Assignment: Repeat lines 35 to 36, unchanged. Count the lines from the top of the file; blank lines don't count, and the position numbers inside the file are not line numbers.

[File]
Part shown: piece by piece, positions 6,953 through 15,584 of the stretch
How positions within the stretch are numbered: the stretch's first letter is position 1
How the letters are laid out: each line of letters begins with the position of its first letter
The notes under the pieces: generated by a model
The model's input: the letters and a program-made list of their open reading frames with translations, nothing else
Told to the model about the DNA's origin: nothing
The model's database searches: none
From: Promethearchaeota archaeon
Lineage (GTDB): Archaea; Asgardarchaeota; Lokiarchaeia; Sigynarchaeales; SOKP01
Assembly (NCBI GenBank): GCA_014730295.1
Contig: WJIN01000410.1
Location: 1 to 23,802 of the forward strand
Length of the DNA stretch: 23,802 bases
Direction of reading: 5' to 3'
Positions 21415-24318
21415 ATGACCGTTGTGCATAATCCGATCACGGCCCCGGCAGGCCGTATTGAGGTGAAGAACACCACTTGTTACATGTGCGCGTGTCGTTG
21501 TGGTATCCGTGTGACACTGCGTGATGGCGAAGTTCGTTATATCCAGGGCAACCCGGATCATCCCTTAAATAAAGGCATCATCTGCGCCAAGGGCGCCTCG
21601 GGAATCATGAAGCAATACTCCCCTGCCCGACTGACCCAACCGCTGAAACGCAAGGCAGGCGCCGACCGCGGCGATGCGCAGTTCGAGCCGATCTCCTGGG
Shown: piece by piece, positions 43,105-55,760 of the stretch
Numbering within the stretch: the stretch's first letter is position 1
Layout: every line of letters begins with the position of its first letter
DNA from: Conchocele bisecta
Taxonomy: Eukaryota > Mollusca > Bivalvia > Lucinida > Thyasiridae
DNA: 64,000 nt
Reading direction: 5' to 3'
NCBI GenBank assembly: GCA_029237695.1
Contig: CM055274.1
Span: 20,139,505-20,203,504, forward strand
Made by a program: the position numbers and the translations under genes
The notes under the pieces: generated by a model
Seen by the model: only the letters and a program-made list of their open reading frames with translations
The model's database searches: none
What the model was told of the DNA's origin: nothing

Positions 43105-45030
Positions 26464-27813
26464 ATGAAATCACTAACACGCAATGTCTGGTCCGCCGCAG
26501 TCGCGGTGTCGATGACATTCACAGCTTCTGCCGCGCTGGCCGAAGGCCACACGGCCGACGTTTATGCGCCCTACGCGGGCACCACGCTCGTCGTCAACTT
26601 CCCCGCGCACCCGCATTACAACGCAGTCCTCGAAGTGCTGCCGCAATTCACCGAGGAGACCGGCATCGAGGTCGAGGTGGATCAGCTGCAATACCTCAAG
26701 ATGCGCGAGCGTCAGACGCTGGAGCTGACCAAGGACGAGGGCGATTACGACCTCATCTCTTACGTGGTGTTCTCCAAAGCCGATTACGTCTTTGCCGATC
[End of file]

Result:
Positions 26464-27813
26464 ATGAAATCACTAACACGCAATGTCTGGTCCGCCGCAG